High-Risk Pregnancy Conditions

High-risk pregnancies can be caused by a wide range of conditions, from common health issues like diabetes and high blood pressure, to life-threatening complications that develop during pregnancy, like placenta accreta. The more conditions a woman has, the more complex and higher-risk her pregnancy. And the greater the need for specialized care.

Long-term conditions and symptoms

You may be living with chronic (long-term) conditions and symptoms that can increase the risk of complications during pregnancy. We manage all types of chronic conditions and symptoms in high-risk pregnancies, including:

Advanced maternal age: Women over age 35 are more likely to have certain complications and conditions during pregnancy.

Bleeding disorders: Hemophilia and other disorders limit your body’s ability to form blood clots at an injury site, resulting in bleeding that can be mild to severe.

Blood clotting disorders: Blood clots too easily in people with these conditions, leading to excessive blood clotting that can reduce or block proper blood flow.

Cancer: Cancer during pregnancy is rare and usually doesn’t affect a growing baby. You can receive cancer treatment while pregnant, with careful planning and timing with your care team to minimize risk to your baby.

Chronic kidney disease: Damaged kidneys gradually lose the ability to filter blood, causing waste and fluids to build up, increasing the risk of high blood pressure and other issues during pregnancy.

Cystic fibrosis: This genetic disorder damages the lungs and pancreas, causing breathing and digestive problems. Genetic testing can help determine whether your baby is at risk of inheriting cystic fibrosis.

Diabetes: This condition can develop before or during pregnancy (gestational diabetes), and long-term high blood sugar can affect a growing baby, especially early in pregnancy.

Epilepsy and seizures: Epilepsy is a brain disorder that causes repeated seizures. A seizure is a surge of the brain’s electrical activity that can affect behavior, movements, feelings or awareness.

Heart disease: Women may have congenital (present at birth) heart conditions or conditions that develop later in life, with mild to complex symptoms. Health changes during pregnancy can increase the stress on your heart and blood vessels.

High blood pressure: Women may have high blood pressure before pregnancy, and it can lead to serious health problems during pregnancy.

Inflammatory bowel disease (IBD): IBD involves long-term inflammation in the digestive tract. Prepregnancy planning is important for timing conception during a remission, because active IBD at conception tends to remain active during pregnancy.

Lupus and scleroderma: These autoimmune diseases, in which your immune system mistakenly attacks healthy cells, cause inflammation and damage organs.

Thyroid disease: The thyroid gland may produce too much or too little thyroid hormones, which control many key body functions, such as metabolism and heart rate. They also help develop your baby’s nervous system, so it’s important to maintain healthy levels of thyroid hormones during pregnancy.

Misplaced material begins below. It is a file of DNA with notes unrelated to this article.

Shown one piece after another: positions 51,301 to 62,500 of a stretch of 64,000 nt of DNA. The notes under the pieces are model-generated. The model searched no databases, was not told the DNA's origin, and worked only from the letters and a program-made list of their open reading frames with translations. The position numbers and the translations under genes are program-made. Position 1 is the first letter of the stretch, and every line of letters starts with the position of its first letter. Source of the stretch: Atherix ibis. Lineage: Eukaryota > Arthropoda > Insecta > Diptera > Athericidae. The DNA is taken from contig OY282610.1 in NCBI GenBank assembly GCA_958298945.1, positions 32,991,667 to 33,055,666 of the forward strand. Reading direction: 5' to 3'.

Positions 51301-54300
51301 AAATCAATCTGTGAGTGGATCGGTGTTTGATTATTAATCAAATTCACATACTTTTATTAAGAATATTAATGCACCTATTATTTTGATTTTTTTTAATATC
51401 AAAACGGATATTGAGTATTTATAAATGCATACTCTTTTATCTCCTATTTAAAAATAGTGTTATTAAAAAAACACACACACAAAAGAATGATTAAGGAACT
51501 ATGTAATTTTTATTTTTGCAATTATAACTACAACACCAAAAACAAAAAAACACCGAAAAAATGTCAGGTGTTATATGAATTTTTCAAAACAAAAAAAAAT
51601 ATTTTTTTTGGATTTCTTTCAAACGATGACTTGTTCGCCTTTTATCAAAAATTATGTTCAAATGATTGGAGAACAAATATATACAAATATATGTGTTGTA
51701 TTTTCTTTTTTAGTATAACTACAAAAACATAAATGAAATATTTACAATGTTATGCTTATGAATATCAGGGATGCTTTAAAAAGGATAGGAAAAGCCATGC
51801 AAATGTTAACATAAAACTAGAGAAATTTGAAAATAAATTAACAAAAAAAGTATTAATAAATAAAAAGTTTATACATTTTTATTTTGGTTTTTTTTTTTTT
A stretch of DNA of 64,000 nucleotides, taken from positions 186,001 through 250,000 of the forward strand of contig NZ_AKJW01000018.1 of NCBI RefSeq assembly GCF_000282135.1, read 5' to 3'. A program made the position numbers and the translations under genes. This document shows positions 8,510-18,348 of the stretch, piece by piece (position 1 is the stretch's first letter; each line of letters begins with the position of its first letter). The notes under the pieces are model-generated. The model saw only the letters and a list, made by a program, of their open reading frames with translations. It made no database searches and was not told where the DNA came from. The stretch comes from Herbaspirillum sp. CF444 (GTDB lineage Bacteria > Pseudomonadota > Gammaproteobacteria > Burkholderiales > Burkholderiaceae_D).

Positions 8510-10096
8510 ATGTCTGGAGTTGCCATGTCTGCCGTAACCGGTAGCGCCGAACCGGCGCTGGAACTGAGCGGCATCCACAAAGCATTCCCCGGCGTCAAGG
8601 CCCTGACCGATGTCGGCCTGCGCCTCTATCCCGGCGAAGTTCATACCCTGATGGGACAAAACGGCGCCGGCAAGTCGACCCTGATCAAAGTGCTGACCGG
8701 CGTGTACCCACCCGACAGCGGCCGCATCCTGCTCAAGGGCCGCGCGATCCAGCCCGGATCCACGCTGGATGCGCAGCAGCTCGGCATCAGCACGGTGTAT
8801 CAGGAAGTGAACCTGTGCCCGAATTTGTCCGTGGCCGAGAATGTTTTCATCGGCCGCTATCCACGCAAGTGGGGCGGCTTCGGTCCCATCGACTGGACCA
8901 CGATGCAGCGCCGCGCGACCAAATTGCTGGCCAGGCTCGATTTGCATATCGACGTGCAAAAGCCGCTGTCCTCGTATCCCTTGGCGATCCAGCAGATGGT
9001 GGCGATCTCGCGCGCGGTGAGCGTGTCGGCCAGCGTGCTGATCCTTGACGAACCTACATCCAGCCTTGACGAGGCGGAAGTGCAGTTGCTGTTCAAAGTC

Conditions and symptoms that develop during pregnancy

Some conditions and symptoms occur during pregnancy or are related to pregnancy. We evaluate you and your baby, monitor you closely and provide treatment to manage these conditions through delivery and beyond:

Genetic disorders: Your baby may be at risk of inheriting or developing genetic disorders that could affect their growth and development. Genetic testing can help determine your baby’s likely risk.

History of preterm labor and birth: A full-term pregnancy lasts about 40 weeks, and preterm or premature labor is labor that starts before 37 weeks. Preterm labor can lead to preterm or premature birth, putting the baby at risk of serious, lifelong health issues.

Infectious diseases: Infections caused by bacteria, viruses, fungi and parasites can affect your and your baby’s health during pregnancy and sometimes later in life. Examples include chickenpox, COVID-19, hepatitis, malaria and Zika virus.

Multiples pregnancy: Pregnancies with two or more babies have a greater risk of complications than a single pregnancy.

Placenta accreta spectrum (PAS): The placenta may grow too deeply into the uterus wall, so it doesn’t separate easily after delivery. PAS can lead to premature birth and life-threatening vaginal bleeding during delivery.

Placenta previa: The placenta extends over the cervix (canal that connects the uterus to the vagina), which can cause heavy bleeding late in pregnancy or during labor and delivery.

Preeclampsia: This condition is high blood pressure that develops during pregnancy or after delivery. Preeclampsia affects blood flow to your organs, which can damage them and impair their function.

Previous cesarean delivery: Women who have had a C-section may face increased complication risks in future pregnancies.

Congenital structural conditions: Physical problems, present at birth, may occur when a baby’s body doesn’t develop the way it should in the uterus (womb). Some examples include cleft lip, clubfoot, spina bifida and structural problems in the heart, lungs, intestines, urinary tract and other areas. Some congenital conditions may cause mild symptoms, whereas others may have lifelong effects.